The aerospace and defense sector may not offer the highest dividend yields or the greatest share appreciation potential, but these companies are often cash cows that trade at reasonable valuations. Seeking out value in this sector involves looking at each company's order backlog as well as the likelihood of its dividend growing. Two companies that look practically identical on paper could be headed in completely different directions, so extensive research is advised!
After some careful digging, I've uncovered two aerospace and defense sector dividends that can be trusted to protect and serve your portfolio, while also digging up one that you may be best off avoiding.
Not only is Raytheon the manufacturer of the military assault missile, the Tomahawk, but it's also producing explosions on the dividend front. Raytheon's dividend has more than doubled since 2004, and the company now bears one of the highest yields in the sector at 3.4%.
Fueling the company's dividend expansion are strong sales in its space and airborne segment, and higher operating margins across the majority of its business segments. Having produced $1.7 billion in operating cash flow in the trailing 12 months and with a payout ratio of just 31%, Raytheon's dividend seems safe, if not conservative, even with growth tapering to 3% in 2012. Normally, this would have been a great spot for Boeing
Like Raytheon, Honeywell has its fingers in nearly every aspect of the aerospace sector. However, unlike Raytheon, Honeywell grew its revenue organically by 11%, causing profits to grow across the board in all four of its business segments in its most recent quarter.
Honeywell's rapid growth is the main reason the company hasn't had its quarterly payout shrink since 1991. Over that time, shareholders have been privy to a 196% jump in the quarterly dividend. Honeywell is currently yielding 2.2%, putting it on par with rival United Technologies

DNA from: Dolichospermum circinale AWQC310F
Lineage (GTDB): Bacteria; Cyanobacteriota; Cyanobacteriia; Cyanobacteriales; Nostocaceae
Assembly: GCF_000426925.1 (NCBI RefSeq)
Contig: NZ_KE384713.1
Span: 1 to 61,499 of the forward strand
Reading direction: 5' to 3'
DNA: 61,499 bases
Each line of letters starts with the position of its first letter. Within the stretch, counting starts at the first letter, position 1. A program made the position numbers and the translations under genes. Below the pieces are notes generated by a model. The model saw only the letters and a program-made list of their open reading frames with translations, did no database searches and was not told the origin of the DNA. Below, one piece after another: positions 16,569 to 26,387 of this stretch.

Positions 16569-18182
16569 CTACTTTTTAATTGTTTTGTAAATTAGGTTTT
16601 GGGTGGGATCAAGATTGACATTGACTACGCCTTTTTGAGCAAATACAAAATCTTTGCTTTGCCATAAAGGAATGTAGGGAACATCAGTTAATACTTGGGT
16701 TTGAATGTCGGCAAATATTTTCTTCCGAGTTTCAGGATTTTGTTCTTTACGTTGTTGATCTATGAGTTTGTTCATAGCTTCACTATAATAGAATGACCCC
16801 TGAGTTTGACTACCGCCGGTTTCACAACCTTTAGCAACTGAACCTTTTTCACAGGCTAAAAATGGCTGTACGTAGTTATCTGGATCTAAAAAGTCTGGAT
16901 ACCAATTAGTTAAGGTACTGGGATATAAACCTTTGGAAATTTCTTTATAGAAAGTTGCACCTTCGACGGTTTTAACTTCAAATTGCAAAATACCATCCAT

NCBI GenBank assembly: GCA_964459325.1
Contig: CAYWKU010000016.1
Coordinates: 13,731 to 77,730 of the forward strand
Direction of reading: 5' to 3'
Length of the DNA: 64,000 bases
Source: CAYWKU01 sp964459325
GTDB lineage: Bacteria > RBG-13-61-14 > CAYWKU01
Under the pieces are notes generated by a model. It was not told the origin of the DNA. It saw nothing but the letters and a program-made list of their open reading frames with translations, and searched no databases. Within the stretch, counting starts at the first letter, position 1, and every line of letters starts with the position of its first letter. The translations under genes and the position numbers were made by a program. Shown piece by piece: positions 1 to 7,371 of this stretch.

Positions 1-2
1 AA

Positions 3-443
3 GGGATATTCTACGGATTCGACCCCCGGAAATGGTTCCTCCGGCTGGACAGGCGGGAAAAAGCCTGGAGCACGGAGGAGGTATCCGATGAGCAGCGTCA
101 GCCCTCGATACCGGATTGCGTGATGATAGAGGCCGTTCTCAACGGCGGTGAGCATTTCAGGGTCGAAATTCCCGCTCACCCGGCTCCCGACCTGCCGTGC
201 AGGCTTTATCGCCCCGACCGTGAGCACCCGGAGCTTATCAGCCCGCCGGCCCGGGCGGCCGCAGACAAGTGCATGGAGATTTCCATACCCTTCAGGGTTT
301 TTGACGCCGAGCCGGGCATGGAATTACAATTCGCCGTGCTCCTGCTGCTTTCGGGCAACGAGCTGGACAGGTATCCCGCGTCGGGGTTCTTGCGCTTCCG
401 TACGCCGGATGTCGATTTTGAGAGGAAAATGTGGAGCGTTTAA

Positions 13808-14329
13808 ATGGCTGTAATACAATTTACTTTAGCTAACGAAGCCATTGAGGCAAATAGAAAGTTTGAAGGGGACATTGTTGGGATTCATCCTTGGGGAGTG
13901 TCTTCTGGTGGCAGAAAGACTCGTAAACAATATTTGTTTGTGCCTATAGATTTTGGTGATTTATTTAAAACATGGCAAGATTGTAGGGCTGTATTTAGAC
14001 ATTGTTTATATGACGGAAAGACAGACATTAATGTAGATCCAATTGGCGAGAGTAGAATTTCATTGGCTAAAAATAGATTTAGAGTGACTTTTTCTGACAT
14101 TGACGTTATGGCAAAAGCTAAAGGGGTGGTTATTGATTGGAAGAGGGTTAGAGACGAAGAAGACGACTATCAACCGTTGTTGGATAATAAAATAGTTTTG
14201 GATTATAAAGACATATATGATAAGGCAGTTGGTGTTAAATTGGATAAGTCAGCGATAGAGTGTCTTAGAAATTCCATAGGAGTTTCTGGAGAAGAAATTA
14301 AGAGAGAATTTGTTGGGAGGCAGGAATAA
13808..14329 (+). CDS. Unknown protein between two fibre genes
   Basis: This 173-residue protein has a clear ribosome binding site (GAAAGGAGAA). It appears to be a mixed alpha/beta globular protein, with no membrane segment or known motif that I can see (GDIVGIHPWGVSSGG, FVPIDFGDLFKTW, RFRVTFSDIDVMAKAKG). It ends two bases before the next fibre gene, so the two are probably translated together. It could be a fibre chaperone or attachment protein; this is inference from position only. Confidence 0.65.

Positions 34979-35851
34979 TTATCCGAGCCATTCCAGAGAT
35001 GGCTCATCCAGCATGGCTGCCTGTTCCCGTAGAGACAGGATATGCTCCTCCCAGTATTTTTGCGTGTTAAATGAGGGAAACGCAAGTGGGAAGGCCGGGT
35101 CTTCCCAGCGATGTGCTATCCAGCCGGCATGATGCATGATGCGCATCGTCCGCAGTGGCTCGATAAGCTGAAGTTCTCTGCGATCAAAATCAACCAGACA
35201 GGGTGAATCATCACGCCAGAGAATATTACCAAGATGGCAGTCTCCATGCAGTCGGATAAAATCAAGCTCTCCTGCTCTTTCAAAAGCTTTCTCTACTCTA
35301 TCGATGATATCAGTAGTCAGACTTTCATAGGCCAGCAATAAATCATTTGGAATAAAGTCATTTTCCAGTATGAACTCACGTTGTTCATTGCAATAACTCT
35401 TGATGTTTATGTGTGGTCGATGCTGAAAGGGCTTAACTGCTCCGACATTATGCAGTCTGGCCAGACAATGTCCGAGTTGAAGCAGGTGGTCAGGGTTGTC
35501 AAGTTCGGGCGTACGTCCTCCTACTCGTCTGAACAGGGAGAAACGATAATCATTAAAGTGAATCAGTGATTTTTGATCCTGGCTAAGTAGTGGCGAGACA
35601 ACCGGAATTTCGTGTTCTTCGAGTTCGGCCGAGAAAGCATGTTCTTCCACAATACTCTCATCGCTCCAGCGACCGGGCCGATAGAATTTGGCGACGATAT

I'm no Dr. Evil, but Alliant Techsystems needs to "throw me a bone!" It's not uncommon for aerospace and defense companies to carry large debt loads, but normally shareholder equity easily outpaces debt -- this isn't the case for Alliant. While competitors Northrup Grumman
Adding insult to injury, in February the company paid out its first-ever quarterly dividend of $0.20. I applaud management for sharing the wealth, but a 2% payout ratio, could they even spare it? The current yield is a meager 1.1%, and revenue is actually expected to contract this year. I can find faster growth with plenty of other names in this sector that have far lower debt levels and significantly higher dividend yields. Alliant Techsystems could be a name to avoid.
Low P/E ratios are a dime a dozen in the aerospace and defense sector. Finding a company that can deliver organic growth while continually rewarding shareholders is what really differentiates the good from the great in this sector. Raytheon and Honeywell appear to be two great companies you can trust to help shoot your portfolio to the moon.
What's your take on the aerospace and defense sector? Share your thoughts on in the comments section below and consider adding Raytheon, Honeywell, and Alliant Techsystems, as well as your own personalized portfolio of stocks to My Watchlist.
Fool contributor Sean Williams has no material interest in any companies mentioned in this article. You can follow him on CAPS under the screen name TMFUltraLong. The Motley Fool owns shares of Northrup Grumman, General Dynamics, and Raytheon. Try any of our Foolish newsletter services free for 30 days. We Fools may not all hold the same opinions, but we all believe that considering a diverse range of insights makes us better investors. The Motley Fool has a disclosure policy that protects and serves its readers.